The five people from Hartford who attended hearings before the public works committee in Washington last week, did not see anything on the entire trip more pleasing or promising than this Grand Neosho Valley.
The route led through the Seventh Street traffic way in Kansas City, Kansas, and across the Fairfax bridge into Missouri. Scattering herds of cattle were seen on feed in Missouri and Illinois. In Illinois great corn cribs were seen and about half of them filled – wise insurance on the 1949 crop. Filling station atten-dants told us it was so dry farmers were delaying planting corn and soybeans. The seed bed was carefully worked – as thoroughly as ground is prepared for alfalfa in these parts.
The first night was spent in Jacksonville, Ill., where the writer’s maternal grandmother attended a female seminary in 1855.
The second day we passed three state capitols, Springfield, Ill., Indiana-polis, Indiana, and Columbus Ohio, and holed in for the night in tourist cabins in Cambridge, Ohio. Highways and railroads tend to parallel each other across the continent so in the night one usually could hear the through rail traffic roaring by. The route from Indianapolis to Columbus crossed two of the flood control dams on the Miami River. A series of five dams were built by the Miami Conservancy district. The legend says they were completed in 1922.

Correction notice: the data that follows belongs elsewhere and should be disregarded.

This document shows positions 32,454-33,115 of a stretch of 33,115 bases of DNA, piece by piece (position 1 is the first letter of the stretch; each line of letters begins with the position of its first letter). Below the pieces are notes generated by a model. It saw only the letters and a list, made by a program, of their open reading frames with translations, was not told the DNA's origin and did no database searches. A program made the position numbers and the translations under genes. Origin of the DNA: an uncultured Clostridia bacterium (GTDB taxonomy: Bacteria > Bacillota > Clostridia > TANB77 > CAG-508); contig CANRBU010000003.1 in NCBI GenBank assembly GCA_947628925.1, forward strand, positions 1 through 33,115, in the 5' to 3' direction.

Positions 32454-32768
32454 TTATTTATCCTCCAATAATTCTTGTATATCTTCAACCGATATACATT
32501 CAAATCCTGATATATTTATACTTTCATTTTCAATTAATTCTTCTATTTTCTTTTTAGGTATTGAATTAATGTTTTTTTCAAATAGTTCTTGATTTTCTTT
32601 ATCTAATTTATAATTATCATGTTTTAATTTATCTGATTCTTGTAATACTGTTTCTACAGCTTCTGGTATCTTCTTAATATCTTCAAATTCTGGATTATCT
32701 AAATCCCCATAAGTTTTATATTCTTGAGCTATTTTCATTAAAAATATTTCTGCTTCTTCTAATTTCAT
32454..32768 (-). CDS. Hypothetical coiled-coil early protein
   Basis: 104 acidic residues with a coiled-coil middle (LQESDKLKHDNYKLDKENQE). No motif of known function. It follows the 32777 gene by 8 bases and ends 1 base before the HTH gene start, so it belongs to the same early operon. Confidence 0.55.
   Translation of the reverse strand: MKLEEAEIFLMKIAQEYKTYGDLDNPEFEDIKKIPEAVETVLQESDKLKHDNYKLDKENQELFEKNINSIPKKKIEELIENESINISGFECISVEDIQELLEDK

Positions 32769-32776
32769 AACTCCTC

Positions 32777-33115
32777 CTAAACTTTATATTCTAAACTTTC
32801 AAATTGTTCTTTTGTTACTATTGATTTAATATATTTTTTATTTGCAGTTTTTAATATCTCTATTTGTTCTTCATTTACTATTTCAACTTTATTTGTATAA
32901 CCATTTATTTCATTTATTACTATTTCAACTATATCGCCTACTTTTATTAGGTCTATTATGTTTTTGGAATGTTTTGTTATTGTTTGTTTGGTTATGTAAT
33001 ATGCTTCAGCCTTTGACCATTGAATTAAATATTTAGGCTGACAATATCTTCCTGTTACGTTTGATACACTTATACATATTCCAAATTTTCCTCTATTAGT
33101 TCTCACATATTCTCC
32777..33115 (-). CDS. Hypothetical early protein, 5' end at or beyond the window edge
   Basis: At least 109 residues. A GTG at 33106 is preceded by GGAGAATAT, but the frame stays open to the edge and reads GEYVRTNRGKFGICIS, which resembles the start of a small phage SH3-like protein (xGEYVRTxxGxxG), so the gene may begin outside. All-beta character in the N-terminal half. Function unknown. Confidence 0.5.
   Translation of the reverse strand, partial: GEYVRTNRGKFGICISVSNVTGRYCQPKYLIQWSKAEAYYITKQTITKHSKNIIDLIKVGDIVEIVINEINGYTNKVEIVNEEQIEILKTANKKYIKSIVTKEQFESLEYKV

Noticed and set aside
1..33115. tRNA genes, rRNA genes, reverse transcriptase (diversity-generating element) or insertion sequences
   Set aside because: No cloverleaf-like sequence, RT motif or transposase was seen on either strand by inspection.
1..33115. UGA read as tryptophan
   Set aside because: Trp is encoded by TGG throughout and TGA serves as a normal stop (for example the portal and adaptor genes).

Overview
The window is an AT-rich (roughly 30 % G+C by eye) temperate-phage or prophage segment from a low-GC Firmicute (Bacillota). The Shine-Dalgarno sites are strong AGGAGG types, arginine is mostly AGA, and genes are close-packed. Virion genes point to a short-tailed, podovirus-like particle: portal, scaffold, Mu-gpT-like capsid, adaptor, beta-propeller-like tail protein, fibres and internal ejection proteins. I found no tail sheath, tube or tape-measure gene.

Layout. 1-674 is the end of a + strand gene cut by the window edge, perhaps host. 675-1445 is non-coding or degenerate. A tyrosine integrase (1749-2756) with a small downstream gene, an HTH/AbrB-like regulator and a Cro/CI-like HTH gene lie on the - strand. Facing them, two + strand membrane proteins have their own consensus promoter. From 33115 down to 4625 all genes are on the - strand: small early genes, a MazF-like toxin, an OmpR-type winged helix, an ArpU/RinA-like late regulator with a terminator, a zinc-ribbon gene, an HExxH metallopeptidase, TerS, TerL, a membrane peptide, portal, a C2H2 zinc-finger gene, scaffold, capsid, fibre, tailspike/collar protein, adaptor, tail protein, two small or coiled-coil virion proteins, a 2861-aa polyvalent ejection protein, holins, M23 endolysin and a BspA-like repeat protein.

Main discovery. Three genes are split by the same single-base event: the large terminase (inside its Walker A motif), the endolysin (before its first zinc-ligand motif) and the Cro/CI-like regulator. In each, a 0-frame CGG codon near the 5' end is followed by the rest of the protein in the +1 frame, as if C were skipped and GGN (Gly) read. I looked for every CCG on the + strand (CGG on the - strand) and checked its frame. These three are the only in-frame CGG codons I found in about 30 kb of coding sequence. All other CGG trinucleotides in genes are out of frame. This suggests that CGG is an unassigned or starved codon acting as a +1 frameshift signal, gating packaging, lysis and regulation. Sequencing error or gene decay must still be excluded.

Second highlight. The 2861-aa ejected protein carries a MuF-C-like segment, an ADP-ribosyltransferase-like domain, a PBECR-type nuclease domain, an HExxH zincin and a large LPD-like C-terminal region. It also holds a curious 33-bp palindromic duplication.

In eastern Ohio we leftthe farming country as we think of it. From there on in it was mountains and industry and farming in small patches. We rode 85 miles on the Pennsylvania Turnpike for 85 cents. This is the 4-lane road that FDR built through mountains, over streams. Every crossroad and railroad crossing is an overpass or an underpass. Nothing crosses the turnpike. One can enter only at certain points. We passed through two tunnels and under any number of crossroads. One man has the gas, oil and lunch concessions the entire length of the toll road. There are no speed limits posted. Only one’s con-science at the throttle, touching the floor board is the determiner.
Hotel reservations were at the Hotel Washington, Washington D. C. It is on Pennsylvania Avenue, one block from the White House. The capitol is at the end of the street 15 blocks up. The parade for President Dutra1 came past the hotel. From the dining room on the roof one can see all the familiar landmarks of the city, the Capitol, Washington monu-ment, Lincoln and Jefferson memorials, the famous cherry trees, the Potomac River, Arlington and the spire at Alexandria in the distance.